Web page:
The Broadview Hotel
A few years ago when the management of a Toronto strip club decided to remove what turned out to be a load-bearing wall, the building settled into a dangerously uninhabitable condition. Rather than take on the repairs, its owners decided to sell, and residential developer Streetcar Developments stepped in with the idea of opening a hotel. “The building originally served as a social hub, and became a gathering place for community members to connect and engage with one another,” says Les Mallins, president and founder of Streetcar Developments and the hotel’s proprietor. “From the outset, we wanted to rekindle that role— to celebrate our neighborhood, people, and culture.”
Built in 1891, the stately Romanesque structure located about 10 minutes east of downtown attracted tenants like the Royal Canadian Biking Club and Imperial Order Daughters of the Empire, quickly establishing itself as a civic mainstay in the area. It eventually transformed into a railroad hotel, servicing passengers coming and going from the nearby station. By the 1970s, though, the strip club had moved in, using the upstairs rooms as a flophouse.
Referencing layered histories
The design narrative of the new hotel, the Broadview, incorporates these varied eras, offering a classic tavern that sports exposed brick walls and riotous floral patterns, a bright and buzzy cafe with a marble raw bar, a sprawling rooftop terrace, and a private dining room set inside a tower. The icing on the cake is the 58 bright guestrooms featuring custom furnishings from local firm DesignAgency, which handled the hotel’s interiors. “The restaurant references some midcentury touches, while the guestrooms have touches of Victorian, such as matching upholstery and wallcovering from the House of Hackney,” says principal Matt Davis. “And, there are a few naughty nods to the building’s last incarnation.”
First, the building had to be primed. When Toronto-based ERA Architects arrived on the scene, it was “looking a little rough,” according to heritage architect and principal Andrew Pruss. “It was pretty much gutted and it was shored up like a construction site,” he says. As ERA repaired and cleaned the exterior, they were able to get a closer look at the “pretty unique” 10-by-2-foot allegorical terra cotta panels that ornament the facade. “Rather than being refined and coming from molds, these are rough sculptures,” Pruss says.
And though the historically listed building, situated on a prominent corner in a re-emerging neighborhood, had always stood out as a stellar example of Victorian architecture, not much is known about the people who designed it. “This is a spectacular landmark but we’re still searching for the architect,” Pruss says. “I have my suspicions that it might have been Robert Ogilvie, who worked in that period and designed for the family that built the Broadview.”
Salvaging elements and creating engaging spaces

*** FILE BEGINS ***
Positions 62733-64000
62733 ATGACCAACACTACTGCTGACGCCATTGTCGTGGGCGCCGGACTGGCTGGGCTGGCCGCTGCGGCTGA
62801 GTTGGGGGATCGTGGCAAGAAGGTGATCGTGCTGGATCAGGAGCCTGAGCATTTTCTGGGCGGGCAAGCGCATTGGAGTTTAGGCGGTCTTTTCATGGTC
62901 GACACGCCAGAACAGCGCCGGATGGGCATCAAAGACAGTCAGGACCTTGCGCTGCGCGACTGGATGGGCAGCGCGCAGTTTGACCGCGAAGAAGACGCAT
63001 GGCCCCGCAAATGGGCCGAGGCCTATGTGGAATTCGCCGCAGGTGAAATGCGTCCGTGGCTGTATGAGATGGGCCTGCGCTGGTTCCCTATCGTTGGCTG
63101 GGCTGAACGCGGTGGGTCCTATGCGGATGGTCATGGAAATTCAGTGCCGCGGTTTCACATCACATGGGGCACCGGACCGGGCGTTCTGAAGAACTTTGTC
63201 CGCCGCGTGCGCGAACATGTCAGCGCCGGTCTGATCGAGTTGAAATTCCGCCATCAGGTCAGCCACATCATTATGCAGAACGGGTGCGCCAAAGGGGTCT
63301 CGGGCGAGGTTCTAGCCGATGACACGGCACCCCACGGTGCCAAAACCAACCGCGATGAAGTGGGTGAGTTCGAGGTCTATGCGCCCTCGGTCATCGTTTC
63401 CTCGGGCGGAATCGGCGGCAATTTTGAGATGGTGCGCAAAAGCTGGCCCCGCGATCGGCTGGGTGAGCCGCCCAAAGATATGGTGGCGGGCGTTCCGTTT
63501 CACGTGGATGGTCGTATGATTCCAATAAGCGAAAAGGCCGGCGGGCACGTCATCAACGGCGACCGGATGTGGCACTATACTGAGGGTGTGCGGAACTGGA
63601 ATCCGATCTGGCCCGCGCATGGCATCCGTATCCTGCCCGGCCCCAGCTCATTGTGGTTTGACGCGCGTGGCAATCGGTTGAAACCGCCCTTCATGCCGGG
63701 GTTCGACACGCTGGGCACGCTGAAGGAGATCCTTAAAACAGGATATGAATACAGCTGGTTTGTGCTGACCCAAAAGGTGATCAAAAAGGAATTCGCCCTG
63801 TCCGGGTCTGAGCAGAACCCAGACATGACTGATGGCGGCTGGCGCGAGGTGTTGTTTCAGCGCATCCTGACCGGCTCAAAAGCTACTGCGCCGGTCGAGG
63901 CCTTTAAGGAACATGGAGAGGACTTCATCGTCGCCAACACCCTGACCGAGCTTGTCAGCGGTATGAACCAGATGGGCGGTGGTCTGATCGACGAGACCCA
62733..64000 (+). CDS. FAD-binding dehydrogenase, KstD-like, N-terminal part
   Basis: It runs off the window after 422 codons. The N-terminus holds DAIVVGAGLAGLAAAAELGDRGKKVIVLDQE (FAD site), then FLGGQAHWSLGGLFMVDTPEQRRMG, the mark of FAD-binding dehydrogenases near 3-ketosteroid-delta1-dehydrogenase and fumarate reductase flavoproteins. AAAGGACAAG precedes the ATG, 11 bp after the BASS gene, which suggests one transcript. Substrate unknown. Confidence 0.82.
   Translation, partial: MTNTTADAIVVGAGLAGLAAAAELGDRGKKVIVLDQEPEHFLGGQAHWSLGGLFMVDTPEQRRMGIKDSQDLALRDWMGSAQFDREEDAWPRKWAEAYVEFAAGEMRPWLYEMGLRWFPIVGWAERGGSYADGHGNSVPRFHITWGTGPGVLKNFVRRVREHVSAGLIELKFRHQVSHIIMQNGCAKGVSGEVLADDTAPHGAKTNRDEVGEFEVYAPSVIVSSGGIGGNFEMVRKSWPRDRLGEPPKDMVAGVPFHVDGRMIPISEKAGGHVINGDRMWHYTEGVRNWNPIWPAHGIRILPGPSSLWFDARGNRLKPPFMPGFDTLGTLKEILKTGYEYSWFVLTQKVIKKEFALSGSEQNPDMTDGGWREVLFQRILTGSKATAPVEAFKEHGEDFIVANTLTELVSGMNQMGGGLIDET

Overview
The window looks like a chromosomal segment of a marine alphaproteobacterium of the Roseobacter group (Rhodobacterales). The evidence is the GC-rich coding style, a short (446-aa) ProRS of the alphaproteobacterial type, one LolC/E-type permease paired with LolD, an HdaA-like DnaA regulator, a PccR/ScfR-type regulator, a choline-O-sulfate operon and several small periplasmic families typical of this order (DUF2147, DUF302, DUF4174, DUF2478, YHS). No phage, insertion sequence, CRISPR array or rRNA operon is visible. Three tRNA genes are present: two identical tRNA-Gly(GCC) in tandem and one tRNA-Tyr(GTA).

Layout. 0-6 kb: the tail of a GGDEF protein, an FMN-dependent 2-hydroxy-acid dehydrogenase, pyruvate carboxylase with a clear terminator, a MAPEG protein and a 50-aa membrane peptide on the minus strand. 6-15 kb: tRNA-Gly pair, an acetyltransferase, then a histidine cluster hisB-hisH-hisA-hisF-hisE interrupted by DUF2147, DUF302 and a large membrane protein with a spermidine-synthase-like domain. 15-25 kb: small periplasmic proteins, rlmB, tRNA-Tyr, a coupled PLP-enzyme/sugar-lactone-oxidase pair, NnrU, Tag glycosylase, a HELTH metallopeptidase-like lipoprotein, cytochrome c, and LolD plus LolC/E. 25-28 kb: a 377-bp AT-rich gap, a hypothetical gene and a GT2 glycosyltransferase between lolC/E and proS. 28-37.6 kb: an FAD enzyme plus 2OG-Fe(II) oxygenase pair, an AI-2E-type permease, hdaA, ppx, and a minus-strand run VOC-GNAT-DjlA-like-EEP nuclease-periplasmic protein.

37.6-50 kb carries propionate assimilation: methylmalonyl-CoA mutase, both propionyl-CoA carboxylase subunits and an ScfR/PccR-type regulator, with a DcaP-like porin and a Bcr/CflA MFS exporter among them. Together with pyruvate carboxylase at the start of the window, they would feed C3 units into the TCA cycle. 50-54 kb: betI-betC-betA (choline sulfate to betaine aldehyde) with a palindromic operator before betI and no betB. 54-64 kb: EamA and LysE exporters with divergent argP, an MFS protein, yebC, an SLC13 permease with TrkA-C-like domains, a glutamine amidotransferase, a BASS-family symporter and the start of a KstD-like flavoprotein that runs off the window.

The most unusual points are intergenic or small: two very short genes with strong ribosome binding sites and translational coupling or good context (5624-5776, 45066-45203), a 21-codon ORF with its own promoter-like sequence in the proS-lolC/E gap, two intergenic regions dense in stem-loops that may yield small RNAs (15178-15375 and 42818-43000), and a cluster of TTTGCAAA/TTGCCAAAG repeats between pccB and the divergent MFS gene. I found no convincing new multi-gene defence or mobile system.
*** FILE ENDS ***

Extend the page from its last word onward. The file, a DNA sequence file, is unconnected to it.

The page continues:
While working on the exterior, Pruss and his team removed the iron fire escape, a classic piece of urban fabric that grabbed Davis’s attention. “The owners gave us the side eye when we suggested that we might be able to use it as a sculptural element,” he says. “But it was such a dominant feature of the architecture that it seemed a shame to totally scrap it, and the artist loved the process of deconstructing it and wrapping it over the elevator core.”
Not much else from the 19th century was salvageable, although the designers did come across some original scraps of wallpaper once they began peeling back layers. They re-created its design—a classic repeat pattern in light green—in the cafe. Above the oval marble bar, they suspended a pink neon light fixture in the shape of a woman’s face. Another of Davis’s naughty nods shows up in guestrooms in the form of a brass utility rod that references a stripper pole and holds a shelf and a mirror. Outfitted in floor-to-ceiling crushed red velvet drapes, padded headboards, and bold floral accents, the rooms come equipped with wet bars and record players.
The main dining room, the Civic, uses the same crimson shade (in the banquettes) as a jumping-off point for a boudoir-like material palette that includes walnut millwork, leather seating, and flocked wallpaper. An expansive rooftop experience—with indoor/outdoor bars and lounge areas, along with the dramatic “Hogwartsian” witch’s hat event space—completes the array of public spaces that lie at the heart of the project. “Streetcar was really invested in the idea that this be a community hub for the neighborhood,” Davis says. “They wanted to help launch it into its next phase by offering the first boutique hotel to go along with all of the new galleries, shops, and food and beverage options.
who Architect: ERA Architects. Interior designer: DesignAgency. ERA Architects project team: Michael McClelland; Andrew Pruss; Annie Pelletier; Janice Quieta; Annabel Vaughan; Paul Murdoch; Elijah Sabadlan; Jasmine Frolick. DesignAgency project team: Matt Davis; Anwar Mekhayech; Jamie Phelan. Contractor: Streetcar Developments; Veisman Moro. Heritage Contractor: Phoenix Restoration; Wolfe Exteriors. Lighting: Marcel Dion Lighting Design. Engineering: Atkins + Van Groll (structural); Novatrend Engineering Group (MEP). Kitchen: Anjinnov Management. Acoustician: J.E. Coulter Associates.
what Wallcoverings: Charles Rupert Designs; Rollout; House of Hackney; Clayworks. Flooring: Kaswell. Interior lighting: Anony; Viso; Erik Peterson. Doors: Global Architectural Metals & Solar Innovations. Architectural glass/glazing: Global Architectural Metals. Window treatments: Ridley Windows & Doors (Heritage Windows). Seating: Superior Seating Hospitality; TON. Upholstery: House of Hackney; Maharam; CTL Leather; Sunbrella;
P/Kaufmann; Fil Doux; Cortina Leathers; CTL Leather. Tables: Crow-Works; ISA; Coolican & Co.; Elte; Saint-Damase Hotel Furniture; Caesarstone.